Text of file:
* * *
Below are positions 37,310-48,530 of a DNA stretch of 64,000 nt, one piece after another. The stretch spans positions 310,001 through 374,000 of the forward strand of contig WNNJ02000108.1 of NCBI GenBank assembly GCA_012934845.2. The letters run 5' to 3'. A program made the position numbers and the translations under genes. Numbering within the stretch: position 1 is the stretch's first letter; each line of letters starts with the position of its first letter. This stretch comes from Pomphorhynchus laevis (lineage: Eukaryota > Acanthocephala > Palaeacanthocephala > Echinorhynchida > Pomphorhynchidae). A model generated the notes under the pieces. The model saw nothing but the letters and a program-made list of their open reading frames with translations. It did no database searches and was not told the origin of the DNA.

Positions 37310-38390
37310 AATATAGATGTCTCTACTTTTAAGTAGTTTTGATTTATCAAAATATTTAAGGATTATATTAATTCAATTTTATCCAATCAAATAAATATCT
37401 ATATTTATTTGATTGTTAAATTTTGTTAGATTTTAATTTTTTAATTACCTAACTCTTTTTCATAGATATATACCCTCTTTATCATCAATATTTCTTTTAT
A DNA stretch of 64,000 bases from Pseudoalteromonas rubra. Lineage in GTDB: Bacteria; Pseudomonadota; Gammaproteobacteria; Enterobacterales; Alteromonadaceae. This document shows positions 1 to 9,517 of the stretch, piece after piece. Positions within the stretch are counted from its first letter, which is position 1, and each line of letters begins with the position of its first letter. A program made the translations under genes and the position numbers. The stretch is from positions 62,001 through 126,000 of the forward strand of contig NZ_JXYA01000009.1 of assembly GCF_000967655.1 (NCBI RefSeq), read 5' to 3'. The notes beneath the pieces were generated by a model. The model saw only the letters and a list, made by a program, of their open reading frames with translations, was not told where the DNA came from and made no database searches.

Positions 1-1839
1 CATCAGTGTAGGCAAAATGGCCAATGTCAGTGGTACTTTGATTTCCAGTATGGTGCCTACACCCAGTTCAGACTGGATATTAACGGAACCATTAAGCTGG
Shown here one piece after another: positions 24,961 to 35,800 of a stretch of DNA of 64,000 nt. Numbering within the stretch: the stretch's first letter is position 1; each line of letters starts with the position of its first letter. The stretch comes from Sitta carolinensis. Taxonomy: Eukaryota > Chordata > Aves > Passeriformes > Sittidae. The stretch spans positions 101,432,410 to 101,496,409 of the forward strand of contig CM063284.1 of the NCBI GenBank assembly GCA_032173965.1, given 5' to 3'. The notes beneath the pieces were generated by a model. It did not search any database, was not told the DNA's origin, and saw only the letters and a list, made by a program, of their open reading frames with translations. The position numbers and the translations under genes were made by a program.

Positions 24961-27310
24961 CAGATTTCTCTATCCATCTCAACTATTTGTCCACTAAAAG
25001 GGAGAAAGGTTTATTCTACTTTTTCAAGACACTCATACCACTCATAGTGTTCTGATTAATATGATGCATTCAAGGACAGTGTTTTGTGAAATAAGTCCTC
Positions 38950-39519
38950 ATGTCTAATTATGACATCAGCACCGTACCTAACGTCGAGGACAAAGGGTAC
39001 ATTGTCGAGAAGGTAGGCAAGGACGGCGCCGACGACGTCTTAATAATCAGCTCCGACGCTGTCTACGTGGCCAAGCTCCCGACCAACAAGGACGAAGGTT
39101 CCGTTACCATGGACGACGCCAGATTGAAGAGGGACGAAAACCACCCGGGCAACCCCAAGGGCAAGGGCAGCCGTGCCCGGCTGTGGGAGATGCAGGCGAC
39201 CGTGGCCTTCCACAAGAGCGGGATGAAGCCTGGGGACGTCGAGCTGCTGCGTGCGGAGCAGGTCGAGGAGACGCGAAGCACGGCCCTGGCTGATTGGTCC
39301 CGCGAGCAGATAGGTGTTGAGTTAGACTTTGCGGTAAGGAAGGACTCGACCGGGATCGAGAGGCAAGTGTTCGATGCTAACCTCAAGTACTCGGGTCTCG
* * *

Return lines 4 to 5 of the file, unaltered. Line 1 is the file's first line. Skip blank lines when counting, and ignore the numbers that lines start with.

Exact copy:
37401 ATATTTATTTGATTGTTAAATTTTGTTAGATTTTAATTTTTTAATTACCTAACTCTTTTTCATAGATATATACCCTCTTTATCATCAATATTTCTTTTAT
A DNA stretch of 64,000 bases from Pseudoalteromonas rubra. Lineage in GTDB: Bacteria; Pseudomonadota; Gammaproteobacteria; Enterobacterales; Alteromonadaceae. This document shows positions 1 to 9,517 of the stretch, piece after piece. Positions within the stretch are counted from its first letter, which is position 1, and each line of letters begins with the position of its first letter. A program made the translations under genes and the position numbers. The stretch is from positions 62,001 through 126,000 of the forward strand of contig NZ_JXYA01000009.1 of assembly GCF_000967655.1 (NCBI RefSeq), read 5' to 3'. The notes beneath the pieces were generated by a model. The model saw only the letters and a list, made by a program, of their open reading frames with translations, was not told where the DNA came from and made no database searches.